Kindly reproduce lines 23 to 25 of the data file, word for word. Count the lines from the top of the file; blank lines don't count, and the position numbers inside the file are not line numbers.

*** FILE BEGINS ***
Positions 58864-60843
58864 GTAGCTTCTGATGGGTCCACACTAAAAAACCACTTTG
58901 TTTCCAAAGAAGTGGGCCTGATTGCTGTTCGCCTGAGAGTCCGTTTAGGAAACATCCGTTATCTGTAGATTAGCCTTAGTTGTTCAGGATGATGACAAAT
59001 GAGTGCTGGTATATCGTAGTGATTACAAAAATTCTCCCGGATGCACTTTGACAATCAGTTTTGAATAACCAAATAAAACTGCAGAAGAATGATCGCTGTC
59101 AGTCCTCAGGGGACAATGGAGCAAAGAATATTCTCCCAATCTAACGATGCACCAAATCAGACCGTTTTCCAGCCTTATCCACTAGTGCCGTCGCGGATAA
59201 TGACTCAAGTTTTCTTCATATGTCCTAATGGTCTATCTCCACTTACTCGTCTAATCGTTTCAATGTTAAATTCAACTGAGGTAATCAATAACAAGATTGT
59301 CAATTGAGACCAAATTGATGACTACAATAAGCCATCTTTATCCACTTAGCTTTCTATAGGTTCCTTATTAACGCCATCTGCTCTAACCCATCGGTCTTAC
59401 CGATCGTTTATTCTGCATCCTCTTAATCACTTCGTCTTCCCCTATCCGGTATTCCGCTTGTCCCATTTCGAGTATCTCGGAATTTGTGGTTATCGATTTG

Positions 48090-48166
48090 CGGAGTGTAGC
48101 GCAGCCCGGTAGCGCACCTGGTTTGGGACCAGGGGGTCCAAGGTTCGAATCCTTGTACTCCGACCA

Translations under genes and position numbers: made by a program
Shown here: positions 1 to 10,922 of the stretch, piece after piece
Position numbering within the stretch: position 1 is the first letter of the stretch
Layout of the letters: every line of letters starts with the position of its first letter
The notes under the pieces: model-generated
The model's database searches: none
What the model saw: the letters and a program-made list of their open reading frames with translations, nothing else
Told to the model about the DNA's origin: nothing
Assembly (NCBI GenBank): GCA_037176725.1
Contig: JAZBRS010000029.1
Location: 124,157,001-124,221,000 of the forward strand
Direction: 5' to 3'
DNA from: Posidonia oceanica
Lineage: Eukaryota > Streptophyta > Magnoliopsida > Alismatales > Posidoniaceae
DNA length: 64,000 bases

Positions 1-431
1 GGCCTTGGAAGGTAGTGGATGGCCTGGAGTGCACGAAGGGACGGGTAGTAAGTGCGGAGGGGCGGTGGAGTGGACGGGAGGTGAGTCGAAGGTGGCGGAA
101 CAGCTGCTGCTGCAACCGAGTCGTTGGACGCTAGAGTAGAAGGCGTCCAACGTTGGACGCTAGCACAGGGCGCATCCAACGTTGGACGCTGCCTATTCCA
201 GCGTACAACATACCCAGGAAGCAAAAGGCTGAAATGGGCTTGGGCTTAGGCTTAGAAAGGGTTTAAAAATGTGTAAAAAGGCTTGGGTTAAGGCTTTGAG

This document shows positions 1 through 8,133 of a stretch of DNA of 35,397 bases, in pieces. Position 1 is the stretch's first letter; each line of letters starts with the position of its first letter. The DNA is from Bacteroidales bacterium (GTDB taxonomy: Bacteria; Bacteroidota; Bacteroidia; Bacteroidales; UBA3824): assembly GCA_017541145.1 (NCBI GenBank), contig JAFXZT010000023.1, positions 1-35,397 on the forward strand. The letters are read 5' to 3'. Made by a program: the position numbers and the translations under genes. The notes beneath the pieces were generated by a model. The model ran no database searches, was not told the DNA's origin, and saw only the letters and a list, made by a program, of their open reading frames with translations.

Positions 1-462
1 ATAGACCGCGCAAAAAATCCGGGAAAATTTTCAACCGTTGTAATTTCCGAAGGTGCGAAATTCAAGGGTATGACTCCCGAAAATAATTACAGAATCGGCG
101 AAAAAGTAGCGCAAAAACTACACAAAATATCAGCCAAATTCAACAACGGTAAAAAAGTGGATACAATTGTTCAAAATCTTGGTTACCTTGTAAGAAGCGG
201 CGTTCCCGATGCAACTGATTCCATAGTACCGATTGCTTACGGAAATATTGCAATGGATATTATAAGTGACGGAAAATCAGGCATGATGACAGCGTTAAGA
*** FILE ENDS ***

Direction: 5' to 3'
DNA from: Posidonia oceanica
Lineage: Eukaryota > Streptophyta > Magnoliopsida > Alismatales > Posidoniaceae